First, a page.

Cape Town - Plans to name and shame government officials found guilty of corruption are a major step in the war against corruption, Cosatu said on Monday.
“Making the names public will make potential offenders think twice before ripping off their fellow South Africans if they know that their family, friends, and neighbours will find out what they have done,” Congress of SA Trade Unions spokesman Patrick Craven said in a statement.
Cosatu also applauded the good progress the government's anti-corruption task team had made since 2010.
Justice Minister Jeff Radebe told reporters on Sunday that 237 corrupt officials had been arrested in the past three years, and 32 had been convicted. Only two had been acquitted and another 203 cases were still before the courts.
The criminal assets of 59 people, to the value of R816 million, had already been frozen, and nearly R78m had been forfeited to the state.
The task team, working with the department of rural development and land reform, had recovered three farms valued at R59m, which were lost through acts of corruption. A further five farms, valued at R74m, had been frozen and should be recovered soon.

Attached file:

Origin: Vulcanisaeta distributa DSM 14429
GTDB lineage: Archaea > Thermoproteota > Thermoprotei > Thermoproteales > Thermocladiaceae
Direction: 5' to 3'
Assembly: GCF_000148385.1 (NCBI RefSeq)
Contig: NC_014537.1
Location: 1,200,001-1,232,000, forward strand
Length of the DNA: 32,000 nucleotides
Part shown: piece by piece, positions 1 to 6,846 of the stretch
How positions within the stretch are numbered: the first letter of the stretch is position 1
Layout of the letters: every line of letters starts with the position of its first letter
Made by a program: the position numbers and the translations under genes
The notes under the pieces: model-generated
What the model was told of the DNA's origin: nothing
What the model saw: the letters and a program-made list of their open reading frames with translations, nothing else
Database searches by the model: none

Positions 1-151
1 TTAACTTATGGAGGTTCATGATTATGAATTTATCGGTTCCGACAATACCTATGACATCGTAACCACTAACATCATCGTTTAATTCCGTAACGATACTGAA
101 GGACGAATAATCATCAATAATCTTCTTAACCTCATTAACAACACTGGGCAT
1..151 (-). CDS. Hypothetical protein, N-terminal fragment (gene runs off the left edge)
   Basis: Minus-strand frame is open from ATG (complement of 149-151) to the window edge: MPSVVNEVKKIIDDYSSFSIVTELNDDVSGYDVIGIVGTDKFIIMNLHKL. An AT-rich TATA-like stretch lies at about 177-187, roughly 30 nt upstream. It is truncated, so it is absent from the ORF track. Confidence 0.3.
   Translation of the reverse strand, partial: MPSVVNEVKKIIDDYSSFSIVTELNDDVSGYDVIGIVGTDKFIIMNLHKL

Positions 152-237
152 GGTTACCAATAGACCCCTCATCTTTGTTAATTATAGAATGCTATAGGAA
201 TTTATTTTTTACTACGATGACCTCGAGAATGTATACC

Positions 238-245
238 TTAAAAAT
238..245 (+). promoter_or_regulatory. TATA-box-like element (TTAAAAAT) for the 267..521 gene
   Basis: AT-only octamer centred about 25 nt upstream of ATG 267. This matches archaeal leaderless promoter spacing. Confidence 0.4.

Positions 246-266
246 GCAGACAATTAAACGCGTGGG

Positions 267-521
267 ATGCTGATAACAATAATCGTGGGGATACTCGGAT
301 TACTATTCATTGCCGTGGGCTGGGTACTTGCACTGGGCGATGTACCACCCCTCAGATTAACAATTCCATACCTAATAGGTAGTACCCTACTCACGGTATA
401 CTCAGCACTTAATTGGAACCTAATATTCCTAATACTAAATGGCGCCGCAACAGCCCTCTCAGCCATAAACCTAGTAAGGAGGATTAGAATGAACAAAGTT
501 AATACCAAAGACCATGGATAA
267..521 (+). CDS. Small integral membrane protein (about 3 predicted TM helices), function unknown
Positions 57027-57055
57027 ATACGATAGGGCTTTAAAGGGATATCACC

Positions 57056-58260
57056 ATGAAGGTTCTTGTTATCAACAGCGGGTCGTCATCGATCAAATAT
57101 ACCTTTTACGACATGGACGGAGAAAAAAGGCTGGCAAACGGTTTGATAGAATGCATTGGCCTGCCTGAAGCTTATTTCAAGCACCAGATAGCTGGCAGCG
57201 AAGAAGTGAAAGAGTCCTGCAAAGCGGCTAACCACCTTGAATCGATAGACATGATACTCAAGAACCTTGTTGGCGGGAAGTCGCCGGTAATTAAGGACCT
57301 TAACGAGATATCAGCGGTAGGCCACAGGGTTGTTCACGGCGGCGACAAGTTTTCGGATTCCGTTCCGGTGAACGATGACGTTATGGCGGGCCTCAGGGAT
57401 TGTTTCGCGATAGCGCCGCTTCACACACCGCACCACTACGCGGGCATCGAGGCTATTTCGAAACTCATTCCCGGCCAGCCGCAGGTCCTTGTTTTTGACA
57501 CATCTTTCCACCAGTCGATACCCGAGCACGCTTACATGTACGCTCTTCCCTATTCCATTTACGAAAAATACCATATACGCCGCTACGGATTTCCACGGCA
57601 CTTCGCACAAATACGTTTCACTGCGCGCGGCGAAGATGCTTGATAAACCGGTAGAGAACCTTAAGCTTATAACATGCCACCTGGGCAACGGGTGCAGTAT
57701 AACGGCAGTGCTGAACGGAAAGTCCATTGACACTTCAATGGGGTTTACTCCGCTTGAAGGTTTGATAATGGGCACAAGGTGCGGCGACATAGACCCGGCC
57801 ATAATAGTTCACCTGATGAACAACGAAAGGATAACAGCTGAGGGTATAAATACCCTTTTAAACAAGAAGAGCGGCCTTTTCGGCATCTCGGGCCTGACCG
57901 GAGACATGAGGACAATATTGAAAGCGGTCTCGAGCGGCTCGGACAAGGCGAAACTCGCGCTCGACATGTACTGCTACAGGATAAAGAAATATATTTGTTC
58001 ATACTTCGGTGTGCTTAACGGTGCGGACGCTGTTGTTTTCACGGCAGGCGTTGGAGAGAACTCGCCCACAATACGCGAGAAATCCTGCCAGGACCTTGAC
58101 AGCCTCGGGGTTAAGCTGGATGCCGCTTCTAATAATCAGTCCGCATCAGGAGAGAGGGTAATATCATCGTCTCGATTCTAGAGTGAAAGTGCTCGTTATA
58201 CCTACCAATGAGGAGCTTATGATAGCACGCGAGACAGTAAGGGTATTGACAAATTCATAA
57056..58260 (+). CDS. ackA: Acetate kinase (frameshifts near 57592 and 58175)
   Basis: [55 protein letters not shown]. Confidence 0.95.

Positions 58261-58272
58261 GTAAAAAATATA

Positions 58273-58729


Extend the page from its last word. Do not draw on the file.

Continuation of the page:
Craven said Cosatu hoped this momentum would be maintained and that the tide of corruption and theft from the public purse had finally been turned.
“We also hope that this new tough approach will not be confined to public servants, but the business people they collaborate with and also elected representatives at every level who are found guilty of corruption or fraud.”
Cosatu pledged to do everything possible to help the minister publicise the names, and would work closely with CorruptionWatch to keep the government well-informed of allegations from Cosatu members and the public, he said.
In his briefing on Sunday, Radebe said the officials would be named and shamed so society would know who the “rotten apples” were.
In the next few days, all the names of people who had been convicted in cases of corruption, and all those whose assets had either been frozen or forfeited to the state, would be published.
He said officials were “working out the details” of whether to use electronic media, newspapers, radio or television to publish the information.
“We want to ensure the public is conscious of what has happened, because for some time, when people talk about corruption, it's just a number. We now want to do this in a meaningful way,” Radebe said. - Sapa